Dashiell Hammett was the author of The Maltese Falcon a 1930 detective novel dreamed up with ideas from his time working at Pinkerton’s detective agency, where he was employed for 8 years. He was born in 1894 and died at the age of 67 from lung cancer, which he was diagnosed with just two months before his death.
Hammett is known for inventing the “hard-boiled” detective writing style that became very popular in detective novels. In 1998 the novel was ranked 56 in Modern Libraries 100 best English-language novels of the 20th century. That’s out of all novels not just detective ones, very impressive!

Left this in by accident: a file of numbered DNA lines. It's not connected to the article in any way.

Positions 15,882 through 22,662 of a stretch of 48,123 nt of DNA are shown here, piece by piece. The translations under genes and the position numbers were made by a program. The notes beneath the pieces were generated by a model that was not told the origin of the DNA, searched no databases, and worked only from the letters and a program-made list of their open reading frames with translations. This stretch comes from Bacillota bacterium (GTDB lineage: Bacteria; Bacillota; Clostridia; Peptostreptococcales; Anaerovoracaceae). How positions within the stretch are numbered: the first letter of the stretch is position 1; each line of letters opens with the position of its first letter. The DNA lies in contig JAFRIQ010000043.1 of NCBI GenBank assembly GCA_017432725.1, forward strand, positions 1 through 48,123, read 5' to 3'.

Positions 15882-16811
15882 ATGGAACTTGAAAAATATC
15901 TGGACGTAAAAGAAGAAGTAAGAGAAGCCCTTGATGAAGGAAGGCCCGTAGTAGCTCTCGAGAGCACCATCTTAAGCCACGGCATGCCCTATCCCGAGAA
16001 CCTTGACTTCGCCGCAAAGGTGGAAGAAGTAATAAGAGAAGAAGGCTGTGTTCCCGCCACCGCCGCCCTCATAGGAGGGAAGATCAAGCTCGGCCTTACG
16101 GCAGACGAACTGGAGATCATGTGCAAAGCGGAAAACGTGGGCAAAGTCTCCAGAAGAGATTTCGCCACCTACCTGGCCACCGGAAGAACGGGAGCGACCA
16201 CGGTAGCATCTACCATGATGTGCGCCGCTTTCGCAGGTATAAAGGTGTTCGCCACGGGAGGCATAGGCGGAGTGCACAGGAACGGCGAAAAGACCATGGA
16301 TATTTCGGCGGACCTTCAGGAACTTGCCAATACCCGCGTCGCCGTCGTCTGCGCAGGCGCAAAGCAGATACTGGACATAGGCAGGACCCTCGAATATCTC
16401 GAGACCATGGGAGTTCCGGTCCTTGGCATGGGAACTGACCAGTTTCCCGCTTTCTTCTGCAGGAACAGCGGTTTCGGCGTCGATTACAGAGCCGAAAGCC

The book was made into a film three times, in 1931, 1936 under the title Satan Met a Lady with Bette Davis and in 1941 starring Humphrey Bogart. The last being the most well known and one of my personal favorite movies. It was also nominated for three Academy Awards. It is named as one of the greatest films of all time by Roger Ebert and Entertainment Weekly. The movie premiered on October 3, 1941 in New York City and was selected for inclusion by the Library of National Film Registry in 1989, which was the very first year the registry took nominations. The registry takes 25 films each year that are culturally, historically, or aesthetically significant films. The films must be at least 10 years old.